Market Overview

Gold and equities shine after disappointing US data


  • Dollar loses steam after soft ISM manufacturing survey
  • But gold and stock markets rally, closing at new records
  • Huge week lies ahead, featuring an ECB decision and US payrolls

Dollar retreats on softer data

A wave of euphoria swept through global markets last week after a disappointing US manufacturing survey rekindled hopes that lower interest rates are on the horizon, sending investors rushing to buy real assets.

The US manufacturing sector fell deeper into contraction in February according to the latest ISM survey, with new business orders and employment conditions deteriorating significantly. Monthly readings on construction spending were equally disappointing, fueling concerns that the US economic engine might be losing momentum.

Reflecting such concerns, the Atlanta Fed slashed its estimate of GDP growth for this quarter to 2.1% in the aftermath of these releases, down from 3.0% previously. Hence, the US economy is still expanding at a faster pace than most other regions, especially Europe, but its growth advantage seems to be diminishing.

Traders responded by selling the dollar, as the slowing economic data pulse raises the chances that the Fed will deliver deeper rate cuts this year. Of course, there are several events this week that can challenge this narrative, so it’s too early to draw any conclusions. The ISM services index tomorrow, testimonies by the Fed chief before Congress, and a nonfarm payrolls report may have the final say.

Gold and equities shine bright

Gold prices enjoyed a huge boost as the dollar and real yields retreated on Friday, with the precious metal gaining nearly 2% to close at its highest level on record. A surge of this magnitude, however, suggests that there were other forces at play beyond interest rate expectations, such as direct purchases by central banks or covering of short positions.

Either way, bullion now stands less than 3% away from its all-time record of $2,135, which it briefly reached in December. If the yellow metal surpasses the $2,088 region, there isn’t much standing in the way of that record peak from a chart perspective. That said, the direction of travel will be decided by how this week’s economic events play out.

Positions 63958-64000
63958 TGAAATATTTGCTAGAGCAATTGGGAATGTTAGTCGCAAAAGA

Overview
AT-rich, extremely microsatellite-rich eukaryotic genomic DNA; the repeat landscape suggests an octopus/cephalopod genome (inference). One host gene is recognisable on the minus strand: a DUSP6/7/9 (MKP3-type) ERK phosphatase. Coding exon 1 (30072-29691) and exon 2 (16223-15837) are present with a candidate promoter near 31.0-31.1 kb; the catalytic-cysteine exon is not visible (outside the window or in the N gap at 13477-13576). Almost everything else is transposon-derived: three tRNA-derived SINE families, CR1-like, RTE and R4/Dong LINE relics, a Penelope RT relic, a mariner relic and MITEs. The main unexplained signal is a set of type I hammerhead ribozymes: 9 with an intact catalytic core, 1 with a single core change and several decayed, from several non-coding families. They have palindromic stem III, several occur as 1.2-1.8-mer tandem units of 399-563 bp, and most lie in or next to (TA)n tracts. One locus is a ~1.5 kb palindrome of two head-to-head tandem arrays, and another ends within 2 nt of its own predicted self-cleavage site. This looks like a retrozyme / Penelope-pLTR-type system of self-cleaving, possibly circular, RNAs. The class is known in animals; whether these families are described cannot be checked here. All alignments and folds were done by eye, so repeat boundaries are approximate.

Shares on Wall Street joined the party as well. The S&P 500 raced higher to close at a new record, with Nvidia (NASDAQ:NVDA) (+4%) leading the charge once again. In a surprising twist, Apple (NASDAQ:AAPL) was the main drag on the market, with its shares losing ground last week following reports that it will cancel its plans to build electric cars.

Overall, there’s a sense of euphoria in the air across every asset class – from equities to bonds to precious metals to cryptocurrencies. Animal spirits have been reawakened, sending investors on a massive buying spree as the hope of lower interest rates has joined forces with the fear of missing out.

It’s a classic case of the ‘Fed put’. Markets can live with interest rates staying high for a few more months if the economy is still in good shape, shielding corporate profits. And if the economy turns, traders know the Fed will respond with deeper rate cuts, putting a floor under any selloff. Understandably, many investors view this as a win-win situation.

Oil rides supply cuts higher

In the energy space, oil prices received a boost after OPEC+ producers said they will extend their voluntary supply cuts for another quarter. The fact that a ceasefire between Israel and Hamas has not been reached yet might have contributed to the move in oil prices.

Looking ahead, it’s going to be a busy week in global markets, featuring central bank decisions in the Eurozone and Canada, alongside a couple of testimonies by Fed Chairman Powell before Congress and the latest edition of nonfarm payrolls, not to mention a budget announcement in the United Kingdom.


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